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Protecting your credit score during the pandemic

As the novel coronavirus pandemic continues to take its toll upon all aspects of our lives, our financial health needs particular attention as well.

Many consumers are still finding it difficult to navigate the Credit Reporting Act, which came into effect 2011.

Like it or not many companies and financial institutions are reporting your payment performance to credit reporting agencies, also known as Credit Bureaus. This includes mortgage companies, credit card companies, landlords, and even accounts in collections.

Your credit score is largely based on how you manage your finances, your payment history with creditors and the information in your credit report. This score, as well as the information on your credit report, are important for determining whether you’ll be able to get a mortgage, auto loan, credit card, and the interest rates you will pay. Therefore, it is very important that we maintain good credit reports.

For consumers having trouble paying their bills and worried about what will happen to their credit scores, use the information below to manage and protect your credit during the pandemic.

REACH OUT TO YOUR LENDERS AND CREDITORS

This is a very important first step, especially since many consumers have lost their jobs or had their incomes reduced significantly. It is vital to reach out to your lender or creditor, if you are having trouble paying your bills. Many lenders and creditors have proactive measures to help borrowers. The forbearance measures are sometimes referred to as “relief programmes” or “hardship”. These programmes are dependent on your individual circumstances, and may allow you to:

Make a partial payment

Defer or pause one or more payments

Modify the loan

Forbear (temporarily stop paying) any delinquent amounts

OTHER ASSISTANCE OR RELIEF

When reaching out to your lender, be mindful that most lenders are facing high call volumes due to the pandemic, so the wait time may be long. Don’t be easily discouraged. Check the lender’s website to see if they have information that can help you to communicate electronically or online applications for hardship programmes. Taking the proactive approach will give you the greatest advantage.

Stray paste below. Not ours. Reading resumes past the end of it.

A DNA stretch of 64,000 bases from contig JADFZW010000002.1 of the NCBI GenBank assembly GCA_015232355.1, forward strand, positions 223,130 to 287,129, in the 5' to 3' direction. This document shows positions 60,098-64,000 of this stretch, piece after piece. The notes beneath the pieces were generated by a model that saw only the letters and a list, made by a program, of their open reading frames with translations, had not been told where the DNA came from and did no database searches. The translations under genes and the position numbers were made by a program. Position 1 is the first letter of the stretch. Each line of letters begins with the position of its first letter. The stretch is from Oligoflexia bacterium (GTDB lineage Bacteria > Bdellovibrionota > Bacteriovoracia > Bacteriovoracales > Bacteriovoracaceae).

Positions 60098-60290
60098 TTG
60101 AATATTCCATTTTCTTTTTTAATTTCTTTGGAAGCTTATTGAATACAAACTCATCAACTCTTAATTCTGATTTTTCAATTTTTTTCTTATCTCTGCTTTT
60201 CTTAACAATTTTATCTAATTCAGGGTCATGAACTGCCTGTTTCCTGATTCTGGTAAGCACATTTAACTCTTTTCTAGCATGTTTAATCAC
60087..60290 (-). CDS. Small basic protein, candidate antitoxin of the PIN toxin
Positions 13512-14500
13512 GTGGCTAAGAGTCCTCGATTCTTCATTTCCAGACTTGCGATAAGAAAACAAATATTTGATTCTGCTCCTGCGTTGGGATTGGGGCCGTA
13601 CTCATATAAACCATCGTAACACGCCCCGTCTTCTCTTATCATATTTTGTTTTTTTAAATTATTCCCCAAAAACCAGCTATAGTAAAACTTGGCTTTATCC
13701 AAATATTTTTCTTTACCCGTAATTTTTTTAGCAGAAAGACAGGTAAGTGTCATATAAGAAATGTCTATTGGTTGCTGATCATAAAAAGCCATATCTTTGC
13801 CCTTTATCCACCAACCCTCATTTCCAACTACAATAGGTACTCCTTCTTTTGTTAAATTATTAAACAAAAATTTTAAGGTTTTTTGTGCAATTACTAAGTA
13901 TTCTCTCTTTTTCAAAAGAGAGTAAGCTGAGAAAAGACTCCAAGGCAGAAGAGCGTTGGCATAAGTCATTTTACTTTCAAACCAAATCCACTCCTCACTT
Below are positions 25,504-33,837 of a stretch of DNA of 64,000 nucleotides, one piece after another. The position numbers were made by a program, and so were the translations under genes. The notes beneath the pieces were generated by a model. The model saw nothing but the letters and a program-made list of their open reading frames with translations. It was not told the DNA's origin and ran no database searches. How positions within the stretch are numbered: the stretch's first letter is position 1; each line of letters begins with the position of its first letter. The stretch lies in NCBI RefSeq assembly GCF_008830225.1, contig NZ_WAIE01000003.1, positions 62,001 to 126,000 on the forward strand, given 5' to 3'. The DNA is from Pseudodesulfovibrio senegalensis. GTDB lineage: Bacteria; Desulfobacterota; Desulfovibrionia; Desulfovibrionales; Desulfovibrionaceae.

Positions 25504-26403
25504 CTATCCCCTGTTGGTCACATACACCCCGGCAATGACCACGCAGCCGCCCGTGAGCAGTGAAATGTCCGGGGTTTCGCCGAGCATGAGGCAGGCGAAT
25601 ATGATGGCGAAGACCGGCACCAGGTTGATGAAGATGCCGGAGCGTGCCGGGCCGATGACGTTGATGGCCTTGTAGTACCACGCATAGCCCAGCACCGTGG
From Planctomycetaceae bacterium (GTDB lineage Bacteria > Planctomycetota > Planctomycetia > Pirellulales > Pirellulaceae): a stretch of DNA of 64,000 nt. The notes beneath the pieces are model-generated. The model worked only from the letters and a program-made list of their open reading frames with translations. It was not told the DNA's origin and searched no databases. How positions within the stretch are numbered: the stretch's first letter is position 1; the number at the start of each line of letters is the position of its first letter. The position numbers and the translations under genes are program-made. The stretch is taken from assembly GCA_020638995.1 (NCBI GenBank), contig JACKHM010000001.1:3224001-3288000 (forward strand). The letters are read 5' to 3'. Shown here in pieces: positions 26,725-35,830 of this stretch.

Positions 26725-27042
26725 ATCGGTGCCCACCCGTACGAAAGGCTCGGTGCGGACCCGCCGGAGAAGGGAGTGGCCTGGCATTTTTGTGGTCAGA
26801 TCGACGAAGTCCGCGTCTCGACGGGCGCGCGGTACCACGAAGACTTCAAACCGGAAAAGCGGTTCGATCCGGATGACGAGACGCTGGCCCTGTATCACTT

Now that you have decided to contact your lenders, make sure to have your account number and payment information available. Be prepared to discuss, in detail, your financial and employment situation, also how much you can afford to pay considering your income, expenses, etc. It is highly recommended to have a list of questions prepared in advance. You want to make sure you are completely comfortable before making any agreement.

KEY QUESTIONS TO ASK

It is important to ask relevant questions when seeking information from your lenders, to clearly understand how the relief options will work for you. Some questions you may find useful are listed below.

•If I can’t make my payment as a result of the pandemic, what are the hardship or relief programmes available?

•Will I have the option of deferring the repayment of any amounts owed to the end of my loan?

•How long does the forbearance period last and when will I need to start repaying?

•If my financial situation hasn’t changed once the relief period ends, what will be the options?

•How will this arrangement or forbearance be reported to the credit bureaus?

Like with other emergencies and natural disasters, creditors and lenders may be willing, and in some cases are required to provide forbearance, loan extensions, reduction in interest rates and other flexibilities for repayment. You must take the initiative to seek the necessary assistance.

After making an agreement for forbearance with your lender, you should check your credit report to make sure that the arrangement is accurately reflected. For example, if the lender agreed to let you pause one month’s payment, make sure that they didn’t report it as delinquent or as a missed payment. Although it could take a month or more for the changes from the lender to show up on the credit report, you should check regularly to see if the reports are accurate. Credit reports are an essential part of our lives and we have to take control of it during these challenging times.

Michael Diamond is the president of Consumers Intervention of Jamaica (CIJ) – Email: consumersinterventionjamaica@gmail.com